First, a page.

The Fear of Too Much Justice: Race, Poverty, and the Persistence of Inequality in the Criminal Courts
On Thursday, July 27 at 7pm ET, join former SCHR President and Senior Attorney Stephen Bright with co-author and SCHR Board member and former chair James Kwak at the Jimmy Carter Presidential Library for a conversation about their new book The Fear of Too Much Justice, a “timely and trenchant look at how the criminal legal system fails to live up to the ideals of equality and justice,” moderated by longtime AJC Legal Affairs Reporter and Breakdown podcast host Bill Rankin. More information here.
The Fear of Too Much Justice is a “virtual roadmap of the mistakes we continue to make, and the remedies that are obvious once you see them on the page.” The title comes from Justice William Brennan’s legendary dissent in the 1987 US Supreme Court ruling in McCleskey v Kemp, in which “the majority declined to deal with the blatant racial biases that exist in capital punishment on grounds that they would then have to face up to similar disparities in all other areas of the legal system.”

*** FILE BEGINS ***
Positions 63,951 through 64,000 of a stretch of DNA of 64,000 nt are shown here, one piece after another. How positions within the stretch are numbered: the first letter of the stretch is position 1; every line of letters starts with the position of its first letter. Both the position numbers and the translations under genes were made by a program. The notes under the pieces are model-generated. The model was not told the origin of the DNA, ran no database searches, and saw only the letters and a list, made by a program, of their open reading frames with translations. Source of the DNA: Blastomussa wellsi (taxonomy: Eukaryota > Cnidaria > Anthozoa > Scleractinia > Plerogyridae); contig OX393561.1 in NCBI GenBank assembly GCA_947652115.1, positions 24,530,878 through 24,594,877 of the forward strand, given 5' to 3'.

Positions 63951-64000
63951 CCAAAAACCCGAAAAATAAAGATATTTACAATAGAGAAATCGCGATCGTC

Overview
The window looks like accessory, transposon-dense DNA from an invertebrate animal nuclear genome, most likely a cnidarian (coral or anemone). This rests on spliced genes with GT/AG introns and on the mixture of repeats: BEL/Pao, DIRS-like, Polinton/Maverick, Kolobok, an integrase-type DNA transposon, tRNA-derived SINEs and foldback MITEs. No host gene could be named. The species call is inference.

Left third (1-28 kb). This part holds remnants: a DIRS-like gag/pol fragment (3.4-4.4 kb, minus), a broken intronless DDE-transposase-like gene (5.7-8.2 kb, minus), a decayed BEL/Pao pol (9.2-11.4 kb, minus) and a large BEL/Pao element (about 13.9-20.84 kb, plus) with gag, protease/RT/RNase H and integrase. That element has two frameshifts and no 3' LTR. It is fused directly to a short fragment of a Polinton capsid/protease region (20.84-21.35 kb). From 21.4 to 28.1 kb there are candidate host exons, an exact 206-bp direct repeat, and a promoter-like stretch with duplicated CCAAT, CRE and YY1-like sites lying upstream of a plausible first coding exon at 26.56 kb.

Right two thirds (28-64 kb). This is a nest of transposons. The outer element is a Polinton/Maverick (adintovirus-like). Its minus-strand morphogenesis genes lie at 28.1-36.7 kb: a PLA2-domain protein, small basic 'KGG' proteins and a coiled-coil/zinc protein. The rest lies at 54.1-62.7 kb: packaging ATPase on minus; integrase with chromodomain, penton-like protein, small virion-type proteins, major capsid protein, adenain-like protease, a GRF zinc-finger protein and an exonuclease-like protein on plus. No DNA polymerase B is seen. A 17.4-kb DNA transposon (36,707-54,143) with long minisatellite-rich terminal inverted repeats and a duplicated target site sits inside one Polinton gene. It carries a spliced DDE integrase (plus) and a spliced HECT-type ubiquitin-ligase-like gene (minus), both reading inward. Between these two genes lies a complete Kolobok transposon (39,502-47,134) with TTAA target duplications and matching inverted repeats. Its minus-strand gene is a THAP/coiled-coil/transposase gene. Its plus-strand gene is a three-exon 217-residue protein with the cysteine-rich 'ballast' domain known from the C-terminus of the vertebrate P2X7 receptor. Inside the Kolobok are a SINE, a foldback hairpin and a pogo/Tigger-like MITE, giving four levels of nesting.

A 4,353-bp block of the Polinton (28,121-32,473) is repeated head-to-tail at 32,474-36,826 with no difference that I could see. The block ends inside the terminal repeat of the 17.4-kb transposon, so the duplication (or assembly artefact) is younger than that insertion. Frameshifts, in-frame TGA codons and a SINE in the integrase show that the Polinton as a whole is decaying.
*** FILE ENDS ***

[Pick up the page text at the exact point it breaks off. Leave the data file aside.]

At our June 28 event, held at the offices of Kilpatrick Townsend & Stockton LLP, moderator and former SCHR attorney Tamara Serwer read a passage from the book: “A just criminal legal system takes into account the many factors that make a person more likely to commit a crime: poverty, racism, neglect, abuse, witnessing violence, post-traumatic stress disorder, serious mental disorders… and the inability of prosecutors, judges, or juries to predict who that person will be in the future.”
Introducing the panel of longtime SCHR family, Executive Director Terrica Ganzy remarked that it was “so special for us… to have Stephen Bright, former President & Senior Counsel at SCHR, imploring us to lean into love and commitment as we fight injustice as beneficiaries of his greatness.”
We look forward to seeing friends and supporters at the Carter Center July 27, and to continuing the conversation about why we must overcome The Fear of Too Much Justice.